A few weeks ago, sitting across the table from my mom, she looked up suddenly and said, “Oh! I forgot.” (Literally, it appeared like she must have been hit with this message in the millisecond between talking about work and how awful the Reds have played this season.)
“Your dad meant to ask you the last time you were home, but he forgot, too. How have your hands been feeling?”
For a second, I was confused. How are my hands feeling? I don’t know, they’re feeling, like, well – hands? For a second, I forgot why she would ask about my hands.
I forgot about the months of tears and piercing pain and frustration. I forgot about not being able to untwist a toothpaste cap without my brother’s help and begging my Honors English teacher to let me type my final essay instead of writing it in class. I forgot about the dozens of doctors’ appointments, the days of my dad leaving work early or going in late. I forgot about having my fingers and toes injected with shots and steroids to try to decrease the nodules that had grown on my joints.
I forgot the nodules.
I forgot the deformed hands, the doctors that gathered in panels and groups to study me and “my case”. I forgot the days where RA meant Resident Advisor, someone I knew I’d one day meet in college, instead of Rheumatoid Arthritis. I forgot the days of trying to spell “idiopathic” because that’s what the “I” stood for in JIA. I forgot seeing Phil Mickelson’s commercial for Enbrel and finally feeling a connection to golf (for the first and last time, ever). I forgot the name of the disease that I couldn’t pronounce that I allegedly have.
I forgot because in that moment, “My hands feel good, Mom. They haven’t been hurting a lot.”
I forgot one of the most challenging seasons of my life because, right then, I didn’t feel the pain that went along with it.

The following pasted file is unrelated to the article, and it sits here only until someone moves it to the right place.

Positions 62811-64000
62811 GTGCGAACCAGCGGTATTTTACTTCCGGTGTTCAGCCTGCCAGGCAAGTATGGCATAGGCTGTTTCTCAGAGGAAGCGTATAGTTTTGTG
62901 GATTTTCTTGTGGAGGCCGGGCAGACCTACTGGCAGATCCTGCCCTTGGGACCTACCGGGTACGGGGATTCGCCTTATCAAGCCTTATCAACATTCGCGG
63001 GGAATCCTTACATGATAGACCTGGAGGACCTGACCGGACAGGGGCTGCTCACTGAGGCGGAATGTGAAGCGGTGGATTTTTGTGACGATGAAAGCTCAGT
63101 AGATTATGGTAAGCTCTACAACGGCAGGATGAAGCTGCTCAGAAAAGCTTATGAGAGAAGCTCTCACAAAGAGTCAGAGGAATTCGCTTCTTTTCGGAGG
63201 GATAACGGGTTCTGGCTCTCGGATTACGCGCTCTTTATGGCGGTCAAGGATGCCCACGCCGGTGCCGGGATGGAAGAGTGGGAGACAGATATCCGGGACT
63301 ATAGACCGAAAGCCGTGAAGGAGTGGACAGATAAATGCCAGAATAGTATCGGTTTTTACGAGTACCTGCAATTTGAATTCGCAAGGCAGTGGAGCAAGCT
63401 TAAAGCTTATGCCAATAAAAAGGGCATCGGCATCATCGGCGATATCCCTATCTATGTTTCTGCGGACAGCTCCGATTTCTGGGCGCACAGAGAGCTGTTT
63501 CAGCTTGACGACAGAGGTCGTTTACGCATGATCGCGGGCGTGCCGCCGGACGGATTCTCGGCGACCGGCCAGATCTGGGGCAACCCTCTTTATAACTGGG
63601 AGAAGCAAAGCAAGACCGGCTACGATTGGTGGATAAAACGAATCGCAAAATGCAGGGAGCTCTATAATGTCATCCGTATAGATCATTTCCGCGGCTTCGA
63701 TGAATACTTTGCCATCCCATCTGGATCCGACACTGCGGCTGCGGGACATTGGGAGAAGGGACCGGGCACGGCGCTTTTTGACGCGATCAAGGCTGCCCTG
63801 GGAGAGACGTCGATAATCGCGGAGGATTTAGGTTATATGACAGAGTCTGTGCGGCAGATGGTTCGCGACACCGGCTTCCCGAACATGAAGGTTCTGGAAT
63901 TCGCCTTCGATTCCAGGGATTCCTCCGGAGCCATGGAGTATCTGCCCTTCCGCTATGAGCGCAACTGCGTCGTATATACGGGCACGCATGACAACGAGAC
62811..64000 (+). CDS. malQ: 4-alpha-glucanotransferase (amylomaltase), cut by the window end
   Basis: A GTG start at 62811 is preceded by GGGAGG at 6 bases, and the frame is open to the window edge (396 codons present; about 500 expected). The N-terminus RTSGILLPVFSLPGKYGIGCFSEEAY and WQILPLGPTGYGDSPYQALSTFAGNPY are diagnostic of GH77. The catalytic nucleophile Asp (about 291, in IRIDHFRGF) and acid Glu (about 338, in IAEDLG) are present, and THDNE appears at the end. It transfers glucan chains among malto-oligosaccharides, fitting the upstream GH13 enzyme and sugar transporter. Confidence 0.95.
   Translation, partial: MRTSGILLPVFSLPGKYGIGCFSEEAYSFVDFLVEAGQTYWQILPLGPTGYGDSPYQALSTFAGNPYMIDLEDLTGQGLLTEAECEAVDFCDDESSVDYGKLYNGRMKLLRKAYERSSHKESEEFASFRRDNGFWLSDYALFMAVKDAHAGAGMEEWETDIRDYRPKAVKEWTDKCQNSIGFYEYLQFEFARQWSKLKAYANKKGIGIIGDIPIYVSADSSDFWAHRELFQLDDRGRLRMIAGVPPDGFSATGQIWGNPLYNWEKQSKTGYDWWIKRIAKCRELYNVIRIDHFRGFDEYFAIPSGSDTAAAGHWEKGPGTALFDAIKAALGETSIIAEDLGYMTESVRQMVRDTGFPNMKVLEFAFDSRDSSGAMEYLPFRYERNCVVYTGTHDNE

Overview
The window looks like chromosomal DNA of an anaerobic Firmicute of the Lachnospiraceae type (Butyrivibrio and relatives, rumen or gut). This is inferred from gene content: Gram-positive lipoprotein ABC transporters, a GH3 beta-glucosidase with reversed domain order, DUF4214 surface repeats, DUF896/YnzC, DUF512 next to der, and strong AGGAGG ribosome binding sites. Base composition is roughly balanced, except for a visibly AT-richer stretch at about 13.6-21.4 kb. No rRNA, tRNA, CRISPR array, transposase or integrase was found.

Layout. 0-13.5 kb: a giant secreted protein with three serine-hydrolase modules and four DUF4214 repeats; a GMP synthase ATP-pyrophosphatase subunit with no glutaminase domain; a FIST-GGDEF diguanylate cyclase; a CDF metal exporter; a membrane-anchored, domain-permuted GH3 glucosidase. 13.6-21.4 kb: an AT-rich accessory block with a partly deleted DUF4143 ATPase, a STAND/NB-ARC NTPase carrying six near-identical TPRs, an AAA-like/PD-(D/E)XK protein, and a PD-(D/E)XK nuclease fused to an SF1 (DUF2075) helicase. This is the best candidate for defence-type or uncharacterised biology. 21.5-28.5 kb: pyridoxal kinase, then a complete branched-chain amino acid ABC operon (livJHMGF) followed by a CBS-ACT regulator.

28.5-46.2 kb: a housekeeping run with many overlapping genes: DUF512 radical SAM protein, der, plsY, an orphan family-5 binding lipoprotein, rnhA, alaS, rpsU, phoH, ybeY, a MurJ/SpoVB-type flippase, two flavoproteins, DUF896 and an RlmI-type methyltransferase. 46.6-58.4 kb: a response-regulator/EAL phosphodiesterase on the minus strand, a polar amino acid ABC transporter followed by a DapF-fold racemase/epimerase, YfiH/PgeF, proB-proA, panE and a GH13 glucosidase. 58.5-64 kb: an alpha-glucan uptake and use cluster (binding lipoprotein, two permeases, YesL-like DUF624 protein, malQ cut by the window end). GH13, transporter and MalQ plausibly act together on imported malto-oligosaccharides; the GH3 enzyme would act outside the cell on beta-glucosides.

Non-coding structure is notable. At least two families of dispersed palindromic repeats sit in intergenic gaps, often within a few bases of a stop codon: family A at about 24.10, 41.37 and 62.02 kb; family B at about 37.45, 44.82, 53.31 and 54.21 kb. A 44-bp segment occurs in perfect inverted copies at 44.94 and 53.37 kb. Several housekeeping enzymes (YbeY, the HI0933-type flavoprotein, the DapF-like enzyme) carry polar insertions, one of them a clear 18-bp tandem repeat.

No, I didn’t make it out completely unharmed. We were left with bills and pages of reports and medical documentation that I still don’t understand. I remember it often, actually, more than I prefer.
I remember it when I hit my hand against a wall or a car door or a wood table and, whereas most people could walk it off, I have to sit down for a second because the throbbing ache has made my vision go dark. I remember it on the days where I want to buy a band for my right ring finger, but it’s only sold in size 7 or 8 and since that was the finger that was chosen to be cut into, it’s unfortunately a size 35 now. I remember it when I realize I have an uncanny ability to predict when it’s going to rain a couple hours beforehand, because my hands being to feel creaky, like a car desperate for oil or a plant desperate for water.
I remember then.
But when it’s okay? When I’m just sitting across enjoying a sandwich with my mom? I don’t always remember.
I don’t always remember when I’m gripping the wheel of my car – so tight my knuckles begin to turn white – because seriously, the traffic is this awful? It’s not even 5 o’clock yet. What the heck? I don’t remember then that there was a day where I was unable to do that.
I don’t remember when I’m joyously high-fiving the crowd as I run a race. I don’t praise God for my hands not hurting, I more-so remain in prayer for my knees and sore hips that ache.